On December 26, 2019, the Third Department issued a decision in WSA Group, PE-PC v. DKI Eng’g & Consulting USA PC, 2019 NY Slip Op. 09339, holding that the three-year statute of limitations for professional malpractice cannot be extended by re-characterizing claims as contract claims, explaining:
A three-year statute of limitations governs actions to recover damages for malpractice, other than medical, dental or podiatric malpractice, regardless of whether the underlying theory is based in contract or tort. Although a six-year limitations period ordinarily applies to breach of contract claims, such a cause of action will be construed as a professional malpractice claim subject to the three-year limitations period to the extent that the allegations are that the defendant failed to perform its contractual services in a professional, non-negligent manner. In determining whether a cause of action denominated in tort or contract should be so construed, the pertinent inquiry is thus whether the claim is essentially a malpractice claim.
Here, Supreme Court determined that plaintiff’s claim for negligent supervision and also its claim for breach of contract — to the extent that it is based upon defendant’s failure to properly perform the bridge inspection — sound in the nature of professional malpractice, and are therefore subject to a three-year limitations period. Plaintiff does not directly challenge that finding, but rather challenges Supreme Court’s determination that these claims are untimely. Relying on precedent addressing negligence and breach of contract claims that do not involve professional malpractice, plaintiff asserts that neither claim accrued until all elements of each cause of action, including damages, could be alleged. Plaintiff asserts that the claims are timely because they could not be pleaded until the damages resulting from Ahmad’s actions in 2017 were in fact incurred, and that the payments of those costs, fees, and expenses were made less than three years before commencement of this action in 2018.
We reject this argument, as it disregards the well-established rule that a claim for professional malpractice against an engineer or architect accrues upon the completion of performance under the contract and the consequent termination of the parties’ professional relationship. The operation of this principle is not altered by the fact that the extent of damages resulting from professional malpractice may not be known at the time of the termination of the professional relationship between the parties. We are constrained to find that a contrary rule would vitiate the purposes of the 1996 amendments to CPLR 214 (6). The amendments altered the former rule in nonmedical professional malpractice actions that had relied upon the proposed remedy rather than the theory of liability in determining the statute of limitations. These amendments were intended to reduce potential liability of insurers and corresponding malpractice premiums, and to restore a reasonable symmetry to the period in which all professionals would remain exposed to a malpractice suit. Thus, to the extent that plaintiff’s claims sound in professional malpractice, they are deemed to accrue when such a claim would accrue. Here, the subcontract specified a completion date in May 2014 and did not contemplate any continuing professional responsibilities beyond that date. Thus, Supreme Court correctly determined that the parties’ professional relationship terminated in May 2014, that the negligent supervision cause of action and the aspect of the breach of contract cause of action that sounds in professional malpractice accrued at that time, and that these claims are time-barred because the action was not commenced within three years thereafter.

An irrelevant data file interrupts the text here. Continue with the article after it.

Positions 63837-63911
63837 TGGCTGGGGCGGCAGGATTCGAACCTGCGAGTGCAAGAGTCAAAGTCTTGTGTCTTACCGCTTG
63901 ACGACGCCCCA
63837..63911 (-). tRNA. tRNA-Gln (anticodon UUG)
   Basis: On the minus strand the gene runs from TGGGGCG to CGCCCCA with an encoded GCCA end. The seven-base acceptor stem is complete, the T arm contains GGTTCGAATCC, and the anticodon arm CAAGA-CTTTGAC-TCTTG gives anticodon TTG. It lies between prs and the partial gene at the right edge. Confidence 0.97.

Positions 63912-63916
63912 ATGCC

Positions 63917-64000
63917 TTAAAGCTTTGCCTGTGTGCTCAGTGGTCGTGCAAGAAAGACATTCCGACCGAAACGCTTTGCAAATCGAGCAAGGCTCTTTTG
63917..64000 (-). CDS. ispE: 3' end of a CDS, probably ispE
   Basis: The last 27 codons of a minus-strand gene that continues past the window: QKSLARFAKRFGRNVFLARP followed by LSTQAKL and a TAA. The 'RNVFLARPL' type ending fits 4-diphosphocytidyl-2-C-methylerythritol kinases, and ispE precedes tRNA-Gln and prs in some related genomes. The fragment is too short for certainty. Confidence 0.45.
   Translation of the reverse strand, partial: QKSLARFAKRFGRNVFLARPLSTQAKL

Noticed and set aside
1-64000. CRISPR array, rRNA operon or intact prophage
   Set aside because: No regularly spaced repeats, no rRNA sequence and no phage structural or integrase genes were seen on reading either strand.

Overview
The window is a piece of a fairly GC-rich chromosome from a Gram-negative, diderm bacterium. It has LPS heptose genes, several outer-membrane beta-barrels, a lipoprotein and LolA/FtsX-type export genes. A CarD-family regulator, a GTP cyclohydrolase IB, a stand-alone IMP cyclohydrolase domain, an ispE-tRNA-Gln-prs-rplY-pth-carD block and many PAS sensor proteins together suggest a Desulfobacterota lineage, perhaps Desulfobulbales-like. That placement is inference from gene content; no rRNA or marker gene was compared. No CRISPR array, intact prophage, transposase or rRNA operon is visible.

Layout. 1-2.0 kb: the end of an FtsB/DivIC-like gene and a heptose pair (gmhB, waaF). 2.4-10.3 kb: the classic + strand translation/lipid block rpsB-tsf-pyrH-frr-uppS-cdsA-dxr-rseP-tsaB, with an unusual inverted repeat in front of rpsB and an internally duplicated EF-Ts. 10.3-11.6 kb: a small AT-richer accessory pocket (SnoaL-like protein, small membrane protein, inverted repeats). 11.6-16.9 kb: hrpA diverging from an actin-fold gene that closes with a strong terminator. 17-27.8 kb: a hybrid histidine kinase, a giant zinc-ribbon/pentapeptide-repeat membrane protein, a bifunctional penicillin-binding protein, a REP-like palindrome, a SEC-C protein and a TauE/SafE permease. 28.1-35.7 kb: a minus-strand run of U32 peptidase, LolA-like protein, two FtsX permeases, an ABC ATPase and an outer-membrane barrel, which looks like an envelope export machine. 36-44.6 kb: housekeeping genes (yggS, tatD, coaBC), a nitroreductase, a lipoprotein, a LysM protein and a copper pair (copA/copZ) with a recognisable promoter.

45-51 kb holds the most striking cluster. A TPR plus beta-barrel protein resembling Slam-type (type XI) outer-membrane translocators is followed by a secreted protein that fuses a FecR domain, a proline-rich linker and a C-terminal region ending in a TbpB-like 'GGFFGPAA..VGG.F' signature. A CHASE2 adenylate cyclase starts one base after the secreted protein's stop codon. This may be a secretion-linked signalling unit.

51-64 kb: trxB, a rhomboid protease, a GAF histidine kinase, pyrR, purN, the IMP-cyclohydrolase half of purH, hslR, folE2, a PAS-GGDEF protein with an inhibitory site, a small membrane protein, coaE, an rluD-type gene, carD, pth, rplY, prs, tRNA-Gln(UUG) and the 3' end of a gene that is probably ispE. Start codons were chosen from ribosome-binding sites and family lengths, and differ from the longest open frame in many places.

(Internal quotations and citations omitted).
It is not unusual for the statute of limitations to be an issue in complex commercial litigation. Contact Schlam Stone & Dolan partner John Lundin at firstname.lastname@example.org if you or a client have questions regarding whether a claim is barred by the statute of limitations.
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